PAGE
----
Organizers urged protesters to bring sleeping bags and other soft items to sleep on.

In South Korea, Arthur Fragoso rallied with a small group outside a bank in Seoul. He said his protest is a solidarity move with the Occupy movement and not a reflection of any discontent against his government.

"We are protesting mostly for economic issues worldwide," he said.

[I]n the Indonesian capital of Jakarta, about two dozen people -- some wearing masks -- gathered near the U.S. Embassy.

"We wanted to show that the American regime, its system of imperialism needs to be destroyed," said Rudi Daman, leader of the International League of Peoples' Struggle.

Protests were planned in other countries, including major cities in Kenya, South Africa, Britain, France, Russia, Mexico and Venezuela.
The impetus for protest was wearing out according to some analysts, especially in the protest's countries of origin - Greece and Spain. The austerity measures have caused despair, slashed wages and pensions, and created hundreds of thousands of unemployed, the momentum for sustained action dwindled. University of Piraeus Professor Mary Bossis told Michel Rose of Reuters, "More people agree with these protests than actually take part. ...There is anger, there is rage ... but what it takes to overturn the current situation is missing."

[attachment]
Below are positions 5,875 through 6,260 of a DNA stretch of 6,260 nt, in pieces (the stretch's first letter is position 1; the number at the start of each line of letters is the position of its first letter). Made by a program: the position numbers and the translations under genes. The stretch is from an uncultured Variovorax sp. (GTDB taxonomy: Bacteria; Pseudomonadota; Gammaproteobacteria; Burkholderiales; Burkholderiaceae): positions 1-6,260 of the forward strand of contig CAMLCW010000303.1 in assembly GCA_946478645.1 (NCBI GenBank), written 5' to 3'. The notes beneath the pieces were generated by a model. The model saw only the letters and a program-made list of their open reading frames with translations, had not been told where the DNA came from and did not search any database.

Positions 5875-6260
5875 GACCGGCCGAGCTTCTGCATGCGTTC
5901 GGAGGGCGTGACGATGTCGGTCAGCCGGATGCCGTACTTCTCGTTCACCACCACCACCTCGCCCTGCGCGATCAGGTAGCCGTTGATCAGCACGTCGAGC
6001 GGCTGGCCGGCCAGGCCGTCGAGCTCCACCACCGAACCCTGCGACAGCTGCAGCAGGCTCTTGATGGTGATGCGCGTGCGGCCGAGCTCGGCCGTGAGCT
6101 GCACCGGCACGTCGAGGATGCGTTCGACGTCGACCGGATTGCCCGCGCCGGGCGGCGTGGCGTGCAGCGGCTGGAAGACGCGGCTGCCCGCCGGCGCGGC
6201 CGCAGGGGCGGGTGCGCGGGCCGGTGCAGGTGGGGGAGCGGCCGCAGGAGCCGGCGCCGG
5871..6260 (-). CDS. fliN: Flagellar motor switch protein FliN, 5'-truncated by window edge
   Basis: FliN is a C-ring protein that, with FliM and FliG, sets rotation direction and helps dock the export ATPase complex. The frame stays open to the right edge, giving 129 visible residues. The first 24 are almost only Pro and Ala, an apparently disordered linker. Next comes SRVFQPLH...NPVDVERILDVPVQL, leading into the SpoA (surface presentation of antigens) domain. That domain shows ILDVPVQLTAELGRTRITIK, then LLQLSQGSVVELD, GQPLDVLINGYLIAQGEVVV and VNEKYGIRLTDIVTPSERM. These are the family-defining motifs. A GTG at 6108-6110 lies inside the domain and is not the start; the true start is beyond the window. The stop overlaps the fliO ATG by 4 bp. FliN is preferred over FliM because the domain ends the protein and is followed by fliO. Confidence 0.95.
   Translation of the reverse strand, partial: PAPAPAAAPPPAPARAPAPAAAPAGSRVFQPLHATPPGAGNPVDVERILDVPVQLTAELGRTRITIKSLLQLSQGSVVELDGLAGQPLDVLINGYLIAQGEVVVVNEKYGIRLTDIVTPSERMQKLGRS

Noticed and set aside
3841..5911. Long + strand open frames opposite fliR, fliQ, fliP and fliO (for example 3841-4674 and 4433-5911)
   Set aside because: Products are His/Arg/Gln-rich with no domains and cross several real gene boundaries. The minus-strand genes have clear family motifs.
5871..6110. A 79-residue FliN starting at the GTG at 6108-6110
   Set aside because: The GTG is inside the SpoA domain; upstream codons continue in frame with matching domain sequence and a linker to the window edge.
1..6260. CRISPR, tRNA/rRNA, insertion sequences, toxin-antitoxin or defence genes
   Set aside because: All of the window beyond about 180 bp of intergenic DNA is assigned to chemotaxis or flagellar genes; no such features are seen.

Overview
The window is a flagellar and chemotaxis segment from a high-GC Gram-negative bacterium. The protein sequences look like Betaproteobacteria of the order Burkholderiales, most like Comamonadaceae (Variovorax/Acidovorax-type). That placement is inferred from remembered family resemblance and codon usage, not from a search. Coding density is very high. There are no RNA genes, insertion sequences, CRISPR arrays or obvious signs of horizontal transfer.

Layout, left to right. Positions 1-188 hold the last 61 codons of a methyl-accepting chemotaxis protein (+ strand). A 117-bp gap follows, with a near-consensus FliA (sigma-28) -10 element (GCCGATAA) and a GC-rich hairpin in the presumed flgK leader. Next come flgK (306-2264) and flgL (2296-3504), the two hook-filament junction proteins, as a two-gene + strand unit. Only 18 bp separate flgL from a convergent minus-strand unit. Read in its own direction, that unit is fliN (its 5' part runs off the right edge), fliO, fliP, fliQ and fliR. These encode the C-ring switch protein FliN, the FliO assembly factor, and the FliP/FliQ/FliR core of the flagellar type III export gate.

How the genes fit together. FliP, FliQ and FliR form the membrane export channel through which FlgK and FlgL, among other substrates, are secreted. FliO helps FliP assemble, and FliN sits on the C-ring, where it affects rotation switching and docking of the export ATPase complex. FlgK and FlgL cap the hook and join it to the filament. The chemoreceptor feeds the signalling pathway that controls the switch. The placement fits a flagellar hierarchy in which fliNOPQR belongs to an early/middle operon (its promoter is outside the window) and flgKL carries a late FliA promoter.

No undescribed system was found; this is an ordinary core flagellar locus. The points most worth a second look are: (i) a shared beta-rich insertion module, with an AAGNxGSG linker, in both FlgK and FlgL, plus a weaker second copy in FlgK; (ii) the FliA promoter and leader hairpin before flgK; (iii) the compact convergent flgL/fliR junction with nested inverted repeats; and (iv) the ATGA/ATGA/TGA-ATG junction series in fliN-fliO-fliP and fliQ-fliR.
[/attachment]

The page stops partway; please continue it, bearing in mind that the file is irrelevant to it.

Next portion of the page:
We can jeer and mock and analyze 'til the cows come home, but we cannot deny that people all over the world are dissatisfied with their lot and are wanting something different; what that "different" should be is still very nebulous. The one idea the disparate groups do agree upon is, "Enough is enough." The demonstrations are far flung and scant in participation, yet there is an undercurrent that may, and probably will, carry society's flotsam for a considerable time, perhaps rendering some fragile countries to tatters.